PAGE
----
On Sunday I had the chance to preach at the ministry I served at for years. Here’s my message on Luke 19:1-10.
A few days ago I began a blog tour on Kent Eilers and Kyle Strobel’s 2014 book Sanctified by Grace. Over the next few days I will be posting some highlights from various chapters, concluding with a review of the book as a whole. Today I turn my attention to the chapter on preaching.
As a college minister I preach quite regularly. At times it can be a challenge (because preaching is always challenging)! But its extra challenging because I straddle the two seemingly opposing worlds of academic theology and pastoral/spiritual theology. Now most people would say, that these sorts of theology should never be in conflict – and I agree! I agree in principle, but in reality it doesn’t often work out as neatly as we would want it to work. Thankfully Eilers and Strobel have put together a book that helps straddle that gap. Here is what they say about this project:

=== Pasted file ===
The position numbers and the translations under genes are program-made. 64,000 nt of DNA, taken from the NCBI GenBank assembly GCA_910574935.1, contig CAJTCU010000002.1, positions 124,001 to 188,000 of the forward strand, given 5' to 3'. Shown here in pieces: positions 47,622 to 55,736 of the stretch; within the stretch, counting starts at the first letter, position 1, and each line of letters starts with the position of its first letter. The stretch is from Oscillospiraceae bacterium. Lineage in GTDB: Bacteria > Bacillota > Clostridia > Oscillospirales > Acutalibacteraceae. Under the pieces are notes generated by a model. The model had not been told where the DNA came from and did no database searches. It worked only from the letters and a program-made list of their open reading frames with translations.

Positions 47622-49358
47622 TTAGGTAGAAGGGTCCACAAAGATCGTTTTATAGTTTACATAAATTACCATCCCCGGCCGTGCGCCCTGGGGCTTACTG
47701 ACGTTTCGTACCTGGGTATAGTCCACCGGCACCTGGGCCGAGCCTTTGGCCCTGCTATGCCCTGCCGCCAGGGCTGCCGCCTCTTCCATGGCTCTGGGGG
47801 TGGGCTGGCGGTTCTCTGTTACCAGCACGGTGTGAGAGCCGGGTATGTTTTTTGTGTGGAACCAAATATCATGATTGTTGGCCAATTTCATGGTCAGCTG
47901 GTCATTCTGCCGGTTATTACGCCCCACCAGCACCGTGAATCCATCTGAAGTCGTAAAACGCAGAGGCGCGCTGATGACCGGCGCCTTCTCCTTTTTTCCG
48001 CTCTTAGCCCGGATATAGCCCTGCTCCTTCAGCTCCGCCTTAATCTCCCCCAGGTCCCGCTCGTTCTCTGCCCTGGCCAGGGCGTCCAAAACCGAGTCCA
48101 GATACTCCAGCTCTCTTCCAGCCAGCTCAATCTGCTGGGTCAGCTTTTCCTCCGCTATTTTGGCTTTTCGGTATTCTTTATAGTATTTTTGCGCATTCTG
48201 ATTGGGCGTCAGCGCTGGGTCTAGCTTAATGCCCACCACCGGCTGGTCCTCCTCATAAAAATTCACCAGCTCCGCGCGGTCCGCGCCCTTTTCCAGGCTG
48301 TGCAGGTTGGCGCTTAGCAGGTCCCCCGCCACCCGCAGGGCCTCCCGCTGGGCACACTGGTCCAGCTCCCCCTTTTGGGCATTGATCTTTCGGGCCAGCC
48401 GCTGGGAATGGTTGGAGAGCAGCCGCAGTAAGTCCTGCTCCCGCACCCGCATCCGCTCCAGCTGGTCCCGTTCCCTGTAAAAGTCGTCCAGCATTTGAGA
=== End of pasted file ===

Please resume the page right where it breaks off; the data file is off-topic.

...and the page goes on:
Coordinating the doctrine of the Christian life to God’s economy of salvation and the practices which are fitting to redeemed existence is not one option among many. Rather, we suggest, this coordination between doctrine and life, belief and practices is integral to life within the movement of God’s Spirit. Within the dynamism of the Spirit’s formation, doctrine and life are pulled together in the broader picture of grace. (7)
Doctrine and life! Belief and practice! Pulled together! This is exactly what the church needs – and this is exactly what should be happening in our weekly preaching….
Preaching – William Willimon
Theology, the editors tell us, is never an end in itself; knowledge of God always breaks fort in love to others. A central outlet for this love is in preaching. (17) In the chapter on preaching Willimon emphasizes several things. First is that preaching revolves around